When it arrived, the squall of rain pounded against the roof so hard that the shelter shook. The sound of a voice broke through the cacophony. Owen peered through his silver glasses into the heavy sheets of rain. With each second, the voice became clearer and louder. It was a man’s voice, and whoever it belonged to had a southern accent.
And he was bellowing Lady Gaga’s “Paparazzi.”
“The fuck?” Owen said quietly.
In the downpour, Owen caught sight of the singing hiker hoofing it over dead leaves, dirt, and mud towards the shelter. He was wearing a bright yellow poncho and had a black trash bag instead of a rain cover over his backpack. His shoes were completely covered in mud and he had one pink trekking pole and one black trekking pole. “Holy-holy-shhhhh-it! Hooooo-ly-shit!” yelled the hiker as he waved to Owen, still religiously singing the notes of “Paparazzi.” “May-I-get-in, please?! Pa-Paaaa! Pa-Paaaa-Ra-Ziiiiii?!”
“Yes!” Owen shouted over the downpour. “Get in!”
The hiker hurried over to the shelter and stretched his leg up over the puddle surrounding the shelter. He sputtered and yelped as the cascade of water pouring down from the roof hit him square in the face and he started to fall backwards towards the mud. Owen lunged forward, grabbed the hiker’s hand, and hauled him into the shelter. Another flash of lightning split the sky and Owen got a glimpse of wide blue eyes under the hood of the bright yellow poncho. “I’m soooo glad y’all didn’t say ‘no!’” the hiker shouted over the roar of thunder as he let go of Owen’s hand and knocked his muddy boots against the wooden side of the shelter.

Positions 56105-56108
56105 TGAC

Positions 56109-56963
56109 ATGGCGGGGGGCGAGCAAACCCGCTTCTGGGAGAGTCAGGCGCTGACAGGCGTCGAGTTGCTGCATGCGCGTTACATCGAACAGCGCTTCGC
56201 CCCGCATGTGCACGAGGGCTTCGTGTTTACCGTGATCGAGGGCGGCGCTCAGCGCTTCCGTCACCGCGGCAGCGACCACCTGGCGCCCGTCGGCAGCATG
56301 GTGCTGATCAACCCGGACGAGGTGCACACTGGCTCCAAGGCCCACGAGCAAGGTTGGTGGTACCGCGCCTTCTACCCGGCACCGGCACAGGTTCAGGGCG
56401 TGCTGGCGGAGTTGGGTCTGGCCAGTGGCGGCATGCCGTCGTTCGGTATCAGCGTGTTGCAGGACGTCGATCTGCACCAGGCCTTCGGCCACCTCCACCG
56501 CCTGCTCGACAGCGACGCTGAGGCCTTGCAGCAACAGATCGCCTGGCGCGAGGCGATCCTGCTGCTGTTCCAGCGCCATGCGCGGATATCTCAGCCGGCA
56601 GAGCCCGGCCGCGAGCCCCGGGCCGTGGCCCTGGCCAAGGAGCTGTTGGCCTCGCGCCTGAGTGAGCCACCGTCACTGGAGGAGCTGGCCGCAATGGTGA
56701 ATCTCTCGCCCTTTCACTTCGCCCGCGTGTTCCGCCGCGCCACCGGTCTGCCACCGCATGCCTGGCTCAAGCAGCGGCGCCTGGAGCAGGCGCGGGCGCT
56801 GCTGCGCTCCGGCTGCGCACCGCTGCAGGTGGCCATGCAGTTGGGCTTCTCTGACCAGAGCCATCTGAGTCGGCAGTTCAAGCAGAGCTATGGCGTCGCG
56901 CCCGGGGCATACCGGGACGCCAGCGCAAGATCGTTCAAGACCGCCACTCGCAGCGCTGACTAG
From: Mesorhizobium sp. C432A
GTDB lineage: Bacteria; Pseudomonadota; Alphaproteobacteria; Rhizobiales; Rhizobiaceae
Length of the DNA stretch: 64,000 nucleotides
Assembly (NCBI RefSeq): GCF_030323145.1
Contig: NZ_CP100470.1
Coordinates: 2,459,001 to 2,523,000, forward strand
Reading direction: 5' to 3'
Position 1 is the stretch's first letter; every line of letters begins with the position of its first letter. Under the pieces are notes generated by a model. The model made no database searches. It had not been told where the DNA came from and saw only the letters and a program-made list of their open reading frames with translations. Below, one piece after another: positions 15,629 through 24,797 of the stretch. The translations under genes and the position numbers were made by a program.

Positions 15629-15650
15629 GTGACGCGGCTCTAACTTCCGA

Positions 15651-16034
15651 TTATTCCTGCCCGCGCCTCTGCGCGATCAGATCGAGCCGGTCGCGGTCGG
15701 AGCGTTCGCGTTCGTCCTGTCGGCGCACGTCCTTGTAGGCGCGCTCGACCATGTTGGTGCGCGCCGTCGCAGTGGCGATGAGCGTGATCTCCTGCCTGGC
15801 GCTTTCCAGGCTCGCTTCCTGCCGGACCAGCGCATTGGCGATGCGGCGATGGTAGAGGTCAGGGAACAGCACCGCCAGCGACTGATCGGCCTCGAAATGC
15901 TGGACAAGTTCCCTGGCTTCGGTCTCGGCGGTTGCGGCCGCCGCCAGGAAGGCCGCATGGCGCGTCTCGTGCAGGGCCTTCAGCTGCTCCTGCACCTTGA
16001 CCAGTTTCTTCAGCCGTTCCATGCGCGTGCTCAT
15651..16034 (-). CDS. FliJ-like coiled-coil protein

“Why would I do that?” Owen shouted back.
“I don’t know, man!” the stranger shouted with a choked laugh and a cough. The hiker doubled over, his hands braced on his knees, and gasped for breath. “I’m Gaudet!” he called. “Trail name’s ‘Secondhand!’ This rain’s insane! ‘Scuse me, think I’ll go pass out now in Tits corner!” he laughed breathlessly and walked to the side of the room where the immature chalk vandalism marked the wall. He dropped his trash bag covered backpack to the floor. He pushed back his bright yellow hood, revealing an uneven and wet buzzcut and a small, scruffy beard.
“I’m Owen,” Owen said.
“Good to meet you!” Gaudet reached out and gave him a handshake with a rough hand and a firm nod. He was half a foot shorter than Owen’s 6 feet and 4 inches. Gaudet’s bright blue eyes looked up into Owen’s face with awe. “Lord, you’re tall.”
“Oh,” Owen said dumbly as he stared right back.
Gaudet laughed and walked back to his corner of the shelter and rummaged around in his backpack. Then he pulled out a tightly packed plastic bag and looped a rope through it with a small weight at the end. Despite the lightning and thunder, Gaudet hurried out into the rain again and threw the weight up in the air over a tree branch. Then he hoisted the bag up so it dangled high above the ground and he lashed the rope to the tree. At Owen’s wide-eyed look, Gaudet looked over at him. “This is to keep the bears away from my food!” Gaudet shouted.
Owen had no idea why he’d forgotten about bears.